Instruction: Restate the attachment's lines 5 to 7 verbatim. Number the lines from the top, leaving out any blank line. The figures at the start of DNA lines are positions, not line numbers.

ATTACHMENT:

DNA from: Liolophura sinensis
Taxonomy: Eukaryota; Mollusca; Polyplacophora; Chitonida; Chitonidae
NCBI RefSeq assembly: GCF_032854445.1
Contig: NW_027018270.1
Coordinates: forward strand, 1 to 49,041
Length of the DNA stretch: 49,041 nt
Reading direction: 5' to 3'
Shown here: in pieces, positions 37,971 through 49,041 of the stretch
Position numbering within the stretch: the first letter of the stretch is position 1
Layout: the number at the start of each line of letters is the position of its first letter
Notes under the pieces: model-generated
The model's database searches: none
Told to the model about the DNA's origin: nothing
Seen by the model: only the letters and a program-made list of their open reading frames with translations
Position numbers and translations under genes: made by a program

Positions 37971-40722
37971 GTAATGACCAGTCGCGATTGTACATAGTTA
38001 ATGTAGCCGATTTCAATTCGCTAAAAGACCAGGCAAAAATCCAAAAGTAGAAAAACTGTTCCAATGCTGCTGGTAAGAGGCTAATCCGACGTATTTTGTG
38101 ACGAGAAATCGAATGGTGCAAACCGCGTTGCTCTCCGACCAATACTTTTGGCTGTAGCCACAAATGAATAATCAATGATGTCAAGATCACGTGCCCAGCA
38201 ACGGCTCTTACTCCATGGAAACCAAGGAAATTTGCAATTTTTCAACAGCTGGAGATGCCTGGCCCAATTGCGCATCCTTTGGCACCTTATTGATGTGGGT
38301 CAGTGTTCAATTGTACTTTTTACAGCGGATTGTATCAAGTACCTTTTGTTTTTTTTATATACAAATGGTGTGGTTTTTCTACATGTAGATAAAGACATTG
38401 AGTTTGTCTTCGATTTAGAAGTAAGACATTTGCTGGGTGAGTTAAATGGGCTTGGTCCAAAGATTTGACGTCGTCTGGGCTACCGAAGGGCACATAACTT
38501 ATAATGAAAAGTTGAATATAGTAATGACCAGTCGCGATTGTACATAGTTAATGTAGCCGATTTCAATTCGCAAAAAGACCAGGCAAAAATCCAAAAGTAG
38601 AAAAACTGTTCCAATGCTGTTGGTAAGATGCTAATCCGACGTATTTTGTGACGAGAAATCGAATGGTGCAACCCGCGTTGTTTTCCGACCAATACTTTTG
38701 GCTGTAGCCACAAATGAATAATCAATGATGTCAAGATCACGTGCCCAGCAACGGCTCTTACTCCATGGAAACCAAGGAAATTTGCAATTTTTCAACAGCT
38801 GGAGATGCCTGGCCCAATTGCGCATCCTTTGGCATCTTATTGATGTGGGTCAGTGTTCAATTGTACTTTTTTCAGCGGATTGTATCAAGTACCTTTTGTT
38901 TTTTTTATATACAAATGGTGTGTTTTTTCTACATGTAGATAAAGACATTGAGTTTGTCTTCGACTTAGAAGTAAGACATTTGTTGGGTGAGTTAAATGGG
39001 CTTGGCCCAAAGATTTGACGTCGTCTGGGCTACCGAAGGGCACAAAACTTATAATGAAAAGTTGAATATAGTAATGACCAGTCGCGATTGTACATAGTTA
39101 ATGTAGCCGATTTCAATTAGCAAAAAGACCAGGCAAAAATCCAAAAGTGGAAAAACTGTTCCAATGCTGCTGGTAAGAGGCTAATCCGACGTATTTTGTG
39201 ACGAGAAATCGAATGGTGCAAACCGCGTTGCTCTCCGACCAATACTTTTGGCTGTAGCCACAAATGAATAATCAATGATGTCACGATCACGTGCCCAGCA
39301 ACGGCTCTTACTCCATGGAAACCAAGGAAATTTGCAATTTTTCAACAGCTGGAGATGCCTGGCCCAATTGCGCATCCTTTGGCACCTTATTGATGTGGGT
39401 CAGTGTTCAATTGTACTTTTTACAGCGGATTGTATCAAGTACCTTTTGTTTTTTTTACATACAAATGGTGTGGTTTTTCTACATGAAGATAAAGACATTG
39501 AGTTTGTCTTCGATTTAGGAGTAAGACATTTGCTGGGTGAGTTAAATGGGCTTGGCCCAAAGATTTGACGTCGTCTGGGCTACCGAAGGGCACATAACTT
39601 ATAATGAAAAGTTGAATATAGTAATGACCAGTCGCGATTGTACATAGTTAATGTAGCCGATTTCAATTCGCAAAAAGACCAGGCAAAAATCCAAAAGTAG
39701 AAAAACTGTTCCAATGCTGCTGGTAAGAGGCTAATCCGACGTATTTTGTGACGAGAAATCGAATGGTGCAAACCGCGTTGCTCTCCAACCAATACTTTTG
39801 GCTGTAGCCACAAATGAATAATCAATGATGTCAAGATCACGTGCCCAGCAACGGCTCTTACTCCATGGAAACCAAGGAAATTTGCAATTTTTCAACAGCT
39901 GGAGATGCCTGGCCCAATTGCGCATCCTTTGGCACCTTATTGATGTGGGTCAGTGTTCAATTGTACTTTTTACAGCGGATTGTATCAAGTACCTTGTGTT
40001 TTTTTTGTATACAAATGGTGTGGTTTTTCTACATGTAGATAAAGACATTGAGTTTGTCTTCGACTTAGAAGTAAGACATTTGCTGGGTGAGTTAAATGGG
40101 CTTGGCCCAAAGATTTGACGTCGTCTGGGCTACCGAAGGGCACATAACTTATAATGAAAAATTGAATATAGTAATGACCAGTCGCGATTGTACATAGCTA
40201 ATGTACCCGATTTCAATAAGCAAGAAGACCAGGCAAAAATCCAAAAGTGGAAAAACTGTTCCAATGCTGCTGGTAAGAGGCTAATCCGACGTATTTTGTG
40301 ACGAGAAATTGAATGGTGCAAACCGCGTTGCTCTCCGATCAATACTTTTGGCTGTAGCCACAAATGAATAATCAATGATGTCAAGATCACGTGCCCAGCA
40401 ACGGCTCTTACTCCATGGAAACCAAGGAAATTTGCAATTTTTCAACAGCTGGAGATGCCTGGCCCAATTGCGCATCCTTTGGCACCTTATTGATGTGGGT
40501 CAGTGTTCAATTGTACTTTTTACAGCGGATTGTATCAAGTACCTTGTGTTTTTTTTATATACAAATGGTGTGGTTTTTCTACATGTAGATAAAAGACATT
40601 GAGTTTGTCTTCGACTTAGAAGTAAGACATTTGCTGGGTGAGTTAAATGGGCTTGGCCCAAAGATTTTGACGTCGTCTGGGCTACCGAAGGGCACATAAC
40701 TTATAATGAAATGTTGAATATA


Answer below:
Coordinates: forward strand, 1 to 49,041
Length of the DNA stretch: 49,041 nt
Reading direction: 5' to 3'